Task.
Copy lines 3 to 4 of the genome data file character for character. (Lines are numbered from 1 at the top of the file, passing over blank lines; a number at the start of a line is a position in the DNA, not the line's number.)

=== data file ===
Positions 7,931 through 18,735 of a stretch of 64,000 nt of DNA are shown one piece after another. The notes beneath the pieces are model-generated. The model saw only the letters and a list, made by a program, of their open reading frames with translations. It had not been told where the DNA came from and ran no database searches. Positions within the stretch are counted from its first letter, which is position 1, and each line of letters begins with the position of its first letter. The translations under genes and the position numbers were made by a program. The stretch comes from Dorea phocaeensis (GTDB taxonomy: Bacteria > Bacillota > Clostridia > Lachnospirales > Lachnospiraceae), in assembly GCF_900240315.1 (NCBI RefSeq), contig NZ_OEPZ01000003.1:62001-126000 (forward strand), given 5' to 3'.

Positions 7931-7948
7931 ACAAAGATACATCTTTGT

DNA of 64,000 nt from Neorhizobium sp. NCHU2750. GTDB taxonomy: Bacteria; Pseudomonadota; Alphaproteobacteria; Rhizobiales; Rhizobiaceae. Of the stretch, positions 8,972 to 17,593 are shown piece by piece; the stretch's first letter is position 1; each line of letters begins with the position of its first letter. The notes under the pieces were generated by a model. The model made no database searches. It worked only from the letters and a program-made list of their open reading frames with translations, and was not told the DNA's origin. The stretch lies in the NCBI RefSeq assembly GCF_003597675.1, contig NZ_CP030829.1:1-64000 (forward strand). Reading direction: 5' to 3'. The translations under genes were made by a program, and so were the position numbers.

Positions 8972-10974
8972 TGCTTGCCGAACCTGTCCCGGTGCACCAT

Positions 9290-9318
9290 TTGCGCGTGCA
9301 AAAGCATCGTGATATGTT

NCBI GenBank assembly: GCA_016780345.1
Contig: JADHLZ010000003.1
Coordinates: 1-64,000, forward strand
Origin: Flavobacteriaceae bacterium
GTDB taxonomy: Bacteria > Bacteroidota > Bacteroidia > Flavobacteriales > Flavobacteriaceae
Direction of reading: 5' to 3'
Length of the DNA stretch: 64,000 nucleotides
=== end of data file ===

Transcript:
7931 ACAAAGATACATCTTTGT

DNA of 64,000 nt from Neorhizobium sp. NCHU2750. GTDB taxonomy: Bacteria; Pseudomonadota; Alphaproteobacteria; Rhizobiales; Rhizobiaceae. Of the stretch, positions 8,972 to 17,593 are shown piece by piece; the stretch's first letter is position 1; each line of letters begins with the position of its first letter. The notes under the pieces were generated by a model. The model made no database searches. It worked only from the letters and a program-made list of their open reading frames with translations, and was not told the DNA's origin. The stretch lies in the NCBI RefSeq assembly GCF_003597675.1, contig NZ_CP030829.1:1-64000 (forward strand). Reading direction: 5' to 3'. The translations under genes were made by a program, and so were the position numbers.